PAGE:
and all the things.

The way that religions are lumped together as being like each other and unlike any other part of life doesn’t make real sense. The first reason is that they have more to separate them than they have in common. Some are lifestyle choices, some are philosophies, some are beliefs about history, some are claimed to be either powers or messages from an unseen power, and some involve either reaching out to the Creator or a claim of the Creator reaching out with a revelation. Some have a prophetic basis, some don’t. Many religions contain a few of those things together, but still… they bear more similarities to other parts of life that aren’t considered ‘religious’ than they do to each other, a lot of the time. Not only that, but the different kinds of claims require quite different approaches to considering their ideas of truth. They don’t all fit on the same spectrum, even. And sometimes the lines between them can be blurred, especially when one group sees itself to be part of (or the true continuation of) a wider faith while the wider faith rejects its inclusion.

The other reason is that even though I believe that relationship with God is the deepest priority in life, it isn’t like the rest of our lives should be or can be completely different from that. We believe in Him as a matter of all that our experience and understanding point to, just like we believe in many non-religious things and have commitments to them, both visible and invisible; both directly known and indirectly known. Everything else, then, is part of and informed by that. It’s a very natural kind of knowledge and commitment. Likewise, loyalty to the idea that God has a special way of relating to our world through the experience of the Jewish nation is not something that is accepted or listened to for no reason, just like other philosophies, historical ideas, and such are acceptable to us and so accepted by us. For sure, there are certain biases and elements of commitment that need to be sifted through, but again, that is not unique to ‘religion’.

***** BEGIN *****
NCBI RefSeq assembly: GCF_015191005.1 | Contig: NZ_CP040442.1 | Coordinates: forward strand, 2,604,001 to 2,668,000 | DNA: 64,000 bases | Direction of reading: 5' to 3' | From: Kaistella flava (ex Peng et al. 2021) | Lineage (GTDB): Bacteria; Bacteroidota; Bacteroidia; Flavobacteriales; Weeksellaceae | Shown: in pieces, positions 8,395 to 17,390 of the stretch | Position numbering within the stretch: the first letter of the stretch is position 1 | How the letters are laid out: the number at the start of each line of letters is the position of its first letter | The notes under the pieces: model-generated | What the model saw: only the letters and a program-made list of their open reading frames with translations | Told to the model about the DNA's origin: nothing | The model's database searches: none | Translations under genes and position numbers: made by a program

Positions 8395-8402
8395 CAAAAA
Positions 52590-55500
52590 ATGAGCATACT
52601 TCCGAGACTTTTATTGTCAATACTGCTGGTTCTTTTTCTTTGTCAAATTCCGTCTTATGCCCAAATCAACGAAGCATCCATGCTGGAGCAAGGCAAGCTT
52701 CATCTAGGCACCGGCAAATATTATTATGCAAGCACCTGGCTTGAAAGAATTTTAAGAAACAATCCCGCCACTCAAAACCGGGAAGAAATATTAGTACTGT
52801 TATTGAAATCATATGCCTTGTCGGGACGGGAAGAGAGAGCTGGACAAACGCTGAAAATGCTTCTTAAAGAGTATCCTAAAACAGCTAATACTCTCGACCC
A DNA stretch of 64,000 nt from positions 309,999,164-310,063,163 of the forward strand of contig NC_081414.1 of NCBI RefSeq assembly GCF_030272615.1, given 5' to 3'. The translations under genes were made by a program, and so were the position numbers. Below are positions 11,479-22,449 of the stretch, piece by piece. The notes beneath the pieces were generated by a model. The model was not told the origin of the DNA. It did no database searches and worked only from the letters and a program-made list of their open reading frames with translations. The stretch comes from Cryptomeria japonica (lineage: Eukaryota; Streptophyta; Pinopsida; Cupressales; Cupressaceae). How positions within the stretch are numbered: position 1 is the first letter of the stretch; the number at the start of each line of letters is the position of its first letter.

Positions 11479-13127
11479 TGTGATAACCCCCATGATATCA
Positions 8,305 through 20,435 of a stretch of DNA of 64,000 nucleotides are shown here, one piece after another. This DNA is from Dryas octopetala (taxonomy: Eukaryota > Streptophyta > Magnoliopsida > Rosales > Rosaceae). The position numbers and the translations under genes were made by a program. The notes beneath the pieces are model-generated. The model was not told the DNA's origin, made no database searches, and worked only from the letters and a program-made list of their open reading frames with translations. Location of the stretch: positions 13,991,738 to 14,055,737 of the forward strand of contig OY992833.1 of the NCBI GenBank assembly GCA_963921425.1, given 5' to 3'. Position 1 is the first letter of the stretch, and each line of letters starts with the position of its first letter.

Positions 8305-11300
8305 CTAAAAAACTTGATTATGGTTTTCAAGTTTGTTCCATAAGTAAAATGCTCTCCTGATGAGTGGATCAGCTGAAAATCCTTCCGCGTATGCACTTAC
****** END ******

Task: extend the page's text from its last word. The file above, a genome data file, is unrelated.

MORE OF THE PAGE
The search for truth and the search for goodness are both a normal part of every aspect of our lives. Our interest in the will of the one from whom we’re derived is natural in the same way. And you can’t search for goodness without searching for some kind of truth, because goodness that isn’t true is not goodness at all; it is just nothing. The question for us is what kinds of goodness we are responsible to look into, and what things we would be wise to seek our desires amidst. It shouldn’t be something we push ourselves to believe, it should be real, but hopefully we can also have the patience to wait on things that take time to unravel and dig into when there are reasons to do so. That’s just a part of realistically going about life.

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